Complex Made Simple

Saudi PIF is raising money through debt instruments. So is Aramco. Why?

Selling to buy, Buying to sell. Saudi knows what it is doing to finance its non-oil future

PIF will raise money through debt twice this year Aramco sold $12 billion of bonds and was oversubscribed Saudi Aramco makes more profit than any other single company in the world, to the tune of $48bn

The Saudi Public Investment Fund (PIF), the kingdom’s primary vehicle to diversify away from oil, is clear on the path it is taking when it comes to funding its current and planned investments.

It will sell and borrow to invest.

Aramco will buy, borrow and sell.

Let’s explain, if we can.

PIF selling and borrowing

The PIF which has more close to $300 billion (bn) in assets will receive $69.1 billion from the sale of its 70% in Saudi petrochemicals company Saudi Basic Industries Corporation (SABIC) to Aramco.

PIF is planning to get around a $100bn injection from Aramco’s own planned IPO of a 5% stake in the giant oil company, sometimes in 2021. Aramco shares are owned by the PIF.

According to Reuters, the PIF will raise money through debt twice this year, quoting the fund’s managing director telling CNBC.

"I think it's going to be in the neighbourhood of SAR 14bn ($3.73bn) and for the U.S. dollar I think it's going to be north of $8bn or $10bn," Yasir al-Rumayyan said in an interview at a conference in Los Angeles.

PIF borrowed $11 bn using an international syndicated loan, its first ever. 

PIF is borrowing to have enough funds towards buying assets and managing them.

PIF has invested $45 billion into the $100 billion Softbank Vision Fund, which focuses on technology companies, and owns shares in electric car makers Tesla and Lucid Motors.

"The companies that we have in Softbank Vision Fund, like 80 of them, we started signing MOUs and JVs with some of these companies," said al-Rumayyan.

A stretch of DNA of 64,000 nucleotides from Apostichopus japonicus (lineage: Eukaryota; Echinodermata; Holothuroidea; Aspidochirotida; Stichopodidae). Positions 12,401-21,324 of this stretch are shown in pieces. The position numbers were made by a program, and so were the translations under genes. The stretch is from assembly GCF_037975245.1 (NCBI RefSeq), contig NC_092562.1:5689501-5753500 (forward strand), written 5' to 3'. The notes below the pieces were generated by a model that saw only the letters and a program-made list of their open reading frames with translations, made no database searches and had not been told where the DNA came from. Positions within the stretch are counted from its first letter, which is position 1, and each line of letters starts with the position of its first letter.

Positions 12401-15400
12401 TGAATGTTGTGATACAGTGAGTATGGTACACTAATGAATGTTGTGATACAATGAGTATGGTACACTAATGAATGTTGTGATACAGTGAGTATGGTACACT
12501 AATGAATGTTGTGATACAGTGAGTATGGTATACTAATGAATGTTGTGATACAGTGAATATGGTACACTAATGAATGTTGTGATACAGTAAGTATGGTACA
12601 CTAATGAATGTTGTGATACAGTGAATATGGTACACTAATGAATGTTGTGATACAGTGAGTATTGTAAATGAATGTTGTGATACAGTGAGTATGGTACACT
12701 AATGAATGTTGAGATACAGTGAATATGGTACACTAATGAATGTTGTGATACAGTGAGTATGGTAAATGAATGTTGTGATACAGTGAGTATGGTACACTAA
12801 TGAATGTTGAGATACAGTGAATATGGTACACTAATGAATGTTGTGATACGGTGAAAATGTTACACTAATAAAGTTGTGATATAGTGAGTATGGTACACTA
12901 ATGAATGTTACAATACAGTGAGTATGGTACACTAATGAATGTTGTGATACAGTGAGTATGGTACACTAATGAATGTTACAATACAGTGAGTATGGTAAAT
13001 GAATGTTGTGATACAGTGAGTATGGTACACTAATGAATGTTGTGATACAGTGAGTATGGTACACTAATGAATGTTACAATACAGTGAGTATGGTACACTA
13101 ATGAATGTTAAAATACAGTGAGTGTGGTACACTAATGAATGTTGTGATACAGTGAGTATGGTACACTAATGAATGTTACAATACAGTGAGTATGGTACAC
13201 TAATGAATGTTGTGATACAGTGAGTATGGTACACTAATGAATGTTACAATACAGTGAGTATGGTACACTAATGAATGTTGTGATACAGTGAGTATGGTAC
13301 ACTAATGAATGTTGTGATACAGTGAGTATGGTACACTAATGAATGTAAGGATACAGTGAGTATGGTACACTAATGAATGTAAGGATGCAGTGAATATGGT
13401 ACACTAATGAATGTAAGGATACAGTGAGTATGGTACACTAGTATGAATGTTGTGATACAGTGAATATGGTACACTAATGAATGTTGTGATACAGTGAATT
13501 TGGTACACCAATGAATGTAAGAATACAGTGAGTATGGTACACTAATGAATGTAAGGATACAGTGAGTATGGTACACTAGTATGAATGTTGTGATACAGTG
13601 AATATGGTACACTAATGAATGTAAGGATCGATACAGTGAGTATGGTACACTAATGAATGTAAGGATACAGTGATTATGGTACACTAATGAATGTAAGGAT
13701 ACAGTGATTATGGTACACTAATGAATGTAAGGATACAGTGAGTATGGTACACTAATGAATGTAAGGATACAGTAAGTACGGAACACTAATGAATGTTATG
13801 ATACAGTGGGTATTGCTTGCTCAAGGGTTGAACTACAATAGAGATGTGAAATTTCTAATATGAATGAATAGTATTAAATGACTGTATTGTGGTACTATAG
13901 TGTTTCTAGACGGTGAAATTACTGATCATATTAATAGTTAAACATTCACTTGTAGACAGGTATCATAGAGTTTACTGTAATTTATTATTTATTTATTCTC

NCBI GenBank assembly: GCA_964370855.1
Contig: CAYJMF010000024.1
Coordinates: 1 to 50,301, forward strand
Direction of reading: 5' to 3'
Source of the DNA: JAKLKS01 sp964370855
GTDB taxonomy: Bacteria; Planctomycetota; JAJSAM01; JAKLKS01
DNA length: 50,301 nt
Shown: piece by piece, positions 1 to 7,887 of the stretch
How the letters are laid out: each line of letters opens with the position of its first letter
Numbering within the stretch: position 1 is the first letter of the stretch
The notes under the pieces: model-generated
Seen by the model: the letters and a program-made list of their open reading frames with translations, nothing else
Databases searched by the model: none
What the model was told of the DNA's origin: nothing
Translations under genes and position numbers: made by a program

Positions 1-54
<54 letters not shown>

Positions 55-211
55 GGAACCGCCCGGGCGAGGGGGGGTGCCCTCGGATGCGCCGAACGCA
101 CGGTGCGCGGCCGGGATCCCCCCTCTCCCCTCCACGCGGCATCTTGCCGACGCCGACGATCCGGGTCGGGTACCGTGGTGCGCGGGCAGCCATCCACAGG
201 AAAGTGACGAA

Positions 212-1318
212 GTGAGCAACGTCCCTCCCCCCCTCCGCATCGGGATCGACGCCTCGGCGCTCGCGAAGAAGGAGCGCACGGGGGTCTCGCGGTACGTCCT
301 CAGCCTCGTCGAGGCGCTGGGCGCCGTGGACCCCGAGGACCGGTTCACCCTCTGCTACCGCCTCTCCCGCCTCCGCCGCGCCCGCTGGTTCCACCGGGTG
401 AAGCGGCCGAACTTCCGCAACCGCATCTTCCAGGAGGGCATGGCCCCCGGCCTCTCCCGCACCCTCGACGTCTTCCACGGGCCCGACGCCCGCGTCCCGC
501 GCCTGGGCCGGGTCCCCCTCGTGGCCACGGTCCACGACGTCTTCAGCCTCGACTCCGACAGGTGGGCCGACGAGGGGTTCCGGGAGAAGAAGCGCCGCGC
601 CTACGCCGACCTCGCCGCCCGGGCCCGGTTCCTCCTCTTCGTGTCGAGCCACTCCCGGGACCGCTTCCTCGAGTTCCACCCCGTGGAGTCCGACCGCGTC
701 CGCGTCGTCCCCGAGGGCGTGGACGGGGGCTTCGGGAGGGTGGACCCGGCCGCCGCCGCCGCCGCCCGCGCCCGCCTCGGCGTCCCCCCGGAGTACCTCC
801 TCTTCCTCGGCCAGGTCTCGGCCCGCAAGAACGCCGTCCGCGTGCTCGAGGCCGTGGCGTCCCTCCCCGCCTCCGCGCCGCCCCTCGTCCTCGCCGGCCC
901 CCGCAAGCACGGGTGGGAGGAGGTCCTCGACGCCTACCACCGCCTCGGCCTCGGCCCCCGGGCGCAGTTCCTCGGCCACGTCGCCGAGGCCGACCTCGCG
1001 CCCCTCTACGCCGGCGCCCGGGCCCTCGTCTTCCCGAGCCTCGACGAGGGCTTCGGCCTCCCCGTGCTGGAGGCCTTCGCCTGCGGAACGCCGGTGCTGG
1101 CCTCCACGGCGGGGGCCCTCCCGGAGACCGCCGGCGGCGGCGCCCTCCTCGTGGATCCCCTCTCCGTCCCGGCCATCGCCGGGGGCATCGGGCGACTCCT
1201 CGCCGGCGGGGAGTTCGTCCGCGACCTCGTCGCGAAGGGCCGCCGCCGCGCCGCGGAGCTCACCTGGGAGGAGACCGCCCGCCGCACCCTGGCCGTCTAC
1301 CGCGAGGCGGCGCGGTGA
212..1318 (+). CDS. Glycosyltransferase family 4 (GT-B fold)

Zawya reported Alireza Zaimi, executive director, head of corporate finance division at PIF telling a financial conference in Riyadh, "We have a program we defined back in 2017 in terms of long-term strategic funding plans for PIF. Within that plan we look at all instruments, we assess pros and cons and we action and execute if they make sense to us.”

Aramco borrowing and selling 

According to Forbes, Aramco sold $12 billion of bonds earlier this month and was so oversubscribed that it managed to get the deal done at borrowing costs that were better than Saudi which owns it.  

Forbes says the sale of the $12 billion corporate bond offering serves two purposes.

First, it will "establish Aramco’s status as an independent corporate identity," states London-based financial firm TS Lombard

“If the company looks independent, then investors will likely be more attracted to it.”

The report explains the Saudi government wants Aramco to appear independent in order to list the company as an asset – whether to borrow against it, to define it as a sovereign wealth asset or even to sell shares in the future.

Saudi Aramco makes more profit than any other single company in the world, to the tune of $48bn.

Come 2021, Aramco hopes to be evaluated as a $2trn company, and sell 5% of its share using an IPO which will be listed in the US and Saudi, among others.

That money will go straight into the PIF pockets to repay its current borrowing spree or invest the funds towards PIF aims at having by 2030 AUM of around $2trn.